In my private practice I just saw 36-year-old Boris. He had written his own profile for me: “Low self-esteem…I experience fear whenever I meet someone I find attractive…I always try to prove my worth to others…People sense it and use my weakness to their advantage. I often allow them some degree of abuse to avoid being alone.” This, coming from a person of obvious brilliance and a keen sense of humor.
Boris’s family were “refuseniks” in the USSR, Jews who wanted to leave for Israel. Although a violin prodigy, he was kicked out of a prestigious conservatory and placed in a working class school where he was taunted and beaten as a “refusenik-jewboy.” By practicing hard at home, he did get accepted to the Moscow Conservatory where he studied until finally coming to America via Israel.
He carried with him a strong fear of people, a strong sense of worthlessness and a strong need to get approval. Despite accomplishments of performing at Carnegie Hall, and academic successes, Boris saw himself as utterly unworthy of any social acceptance, especially from women. His hands shook and he sweated whenever he was in the company of a woman he was attracted to. Being tongue-tied, and deferential, they treated him with contempt and he dreaded going out. He saw himself devoid of social value.
The concept of self-esteem, in both my opinion and the opinion of recent research, is overrated. Boris constantly evaluated himself and found himself deficient. When I pointed out that we are all people of worth, and that we should evaluate our actions, not our self-worth, he vigorously objected. After hearing him self-indict, I laughed and said, “OK, we agree that you are the most worthless piece of sh-t on the planet. How does that help you?” He laughed and said he felt relieved that we agreed on his worth. Now he didn’t have to convince me. Now we had to work on this “worthless” person getting somewhere.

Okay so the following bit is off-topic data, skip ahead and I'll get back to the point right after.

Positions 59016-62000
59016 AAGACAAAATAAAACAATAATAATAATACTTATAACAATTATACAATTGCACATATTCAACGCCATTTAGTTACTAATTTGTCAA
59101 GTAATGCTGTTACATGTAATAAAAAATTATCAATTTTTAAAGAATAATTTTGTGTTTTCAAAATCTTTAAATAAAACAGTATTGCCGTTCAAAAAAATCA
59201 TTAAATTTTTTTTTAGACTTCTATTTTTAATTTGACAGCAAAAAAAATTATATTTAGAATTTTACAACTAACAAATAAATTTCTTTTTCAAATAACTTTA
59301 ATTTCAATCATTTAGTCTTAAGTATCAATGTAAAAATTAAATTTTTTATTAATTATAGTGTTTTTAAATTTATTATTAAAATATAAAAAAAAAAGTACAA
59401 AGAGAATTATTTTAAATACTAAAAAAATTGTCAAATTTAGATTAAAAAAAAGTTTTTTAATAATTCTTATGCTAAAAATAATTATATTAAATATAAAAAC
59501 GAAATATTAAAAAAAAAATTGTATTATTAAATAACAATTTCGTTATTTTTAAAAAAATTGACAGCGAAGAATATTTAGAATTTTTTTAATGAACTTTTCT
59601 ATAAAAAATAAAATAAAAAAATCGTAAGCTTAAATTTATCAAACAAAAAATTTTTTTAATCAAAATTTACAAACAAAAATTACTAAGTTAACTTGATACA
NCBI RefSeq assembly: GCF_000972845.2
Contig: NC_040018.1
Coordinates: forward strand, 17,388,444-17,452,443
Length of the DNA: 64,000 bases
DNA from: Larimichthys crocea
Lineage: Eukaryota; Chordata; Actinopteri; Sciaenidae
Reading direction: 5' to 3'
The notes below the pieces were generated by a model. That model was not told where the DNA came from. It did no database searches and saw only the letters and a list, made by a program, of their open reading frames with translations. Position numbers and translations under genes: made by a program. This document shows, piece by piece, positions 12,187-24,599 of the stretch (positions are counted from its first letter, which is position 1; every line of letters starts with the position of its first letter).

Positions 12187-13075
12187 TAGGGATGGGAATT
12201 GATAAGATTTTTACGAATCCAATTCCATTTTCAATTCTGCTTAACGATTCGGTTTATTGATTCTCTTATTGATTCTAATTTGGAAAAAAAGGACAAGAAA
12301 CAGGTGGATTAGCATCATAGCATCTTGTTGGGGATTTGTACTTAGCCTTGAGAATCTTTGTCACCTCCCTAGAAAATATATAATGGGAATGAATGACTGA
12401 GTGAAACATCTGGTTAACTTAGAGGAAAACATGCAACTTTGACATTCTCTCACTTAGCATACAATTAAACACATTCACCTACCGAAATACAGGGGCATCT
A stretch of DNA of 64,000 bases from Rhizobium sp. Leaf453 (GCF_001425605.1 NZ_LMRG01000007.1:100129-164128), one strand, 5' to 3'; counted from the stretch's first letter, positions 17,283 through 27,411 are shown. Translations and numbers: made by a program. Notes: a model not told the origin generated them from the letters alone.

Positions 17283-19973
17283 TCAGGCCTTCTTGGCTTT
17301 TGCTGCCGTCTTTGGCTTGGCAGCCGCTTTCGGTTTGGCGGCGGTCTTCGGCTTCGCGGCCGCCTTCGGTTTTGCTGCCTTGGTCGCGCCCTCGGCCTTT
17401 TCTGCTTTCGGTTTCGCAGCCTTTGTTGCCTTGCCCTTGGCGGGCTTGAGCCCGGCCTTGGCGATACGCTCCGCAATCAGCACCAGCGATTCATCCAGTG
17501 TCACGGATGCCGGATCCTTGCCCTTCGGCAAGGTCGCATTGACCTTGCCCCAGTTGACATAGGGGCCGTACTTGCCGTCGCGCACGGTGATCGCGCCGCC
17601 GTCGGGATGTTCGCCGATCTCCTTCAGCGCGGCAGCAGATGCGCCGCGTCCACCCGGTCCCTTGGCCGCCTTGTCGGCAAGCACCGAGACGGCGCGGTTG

After some discussion, Boris described his social life. Being convinced of his worthlessness, he went into business. Feeling that woman are attracted to wealth—which is true—he now has a boat and a successful business and offers them dinners at south shore restaurants. However, being tongue-tied, he gets rejected regularly.
I asked Boris if my early dating experiences related to him. I was so in need of approval that I kept reading the signs. “Does she laugh at my jokes? Does she look bored? How can I get her interested in me?” Because I focused on her reactions and not any topic, I could not be myself and I was tongue-tied. Boris agreed that was him. He was more a raft, drifting with the winds and currents than a powerboat he directed.
Change requires practice and I encouraged Boris to date. He interpreted rejection as confirming his lack of worth. My view is that many restaurant menus have 50 items and we reject 49 of them. Yet, the items wouldn’t be there if no one wanted them. Some women will not be to his taste and he won’t be for all markets either. That does not connote worth. In the past, Boris has gone over a litany of faults before and after dating. He claims that these faults confirm his negative self-esteem. My claim is that we are all imperfect human beings but that we are all people of worth. It is early in therapy to see change, but I think that Boris is grandiose to think, “he is the most worthless…”
That same evening of the first session I received a text message: “…your therapy worked… I managed to get laid tonight, a miracle. Thanks!”
Illustration by Tom LaMothe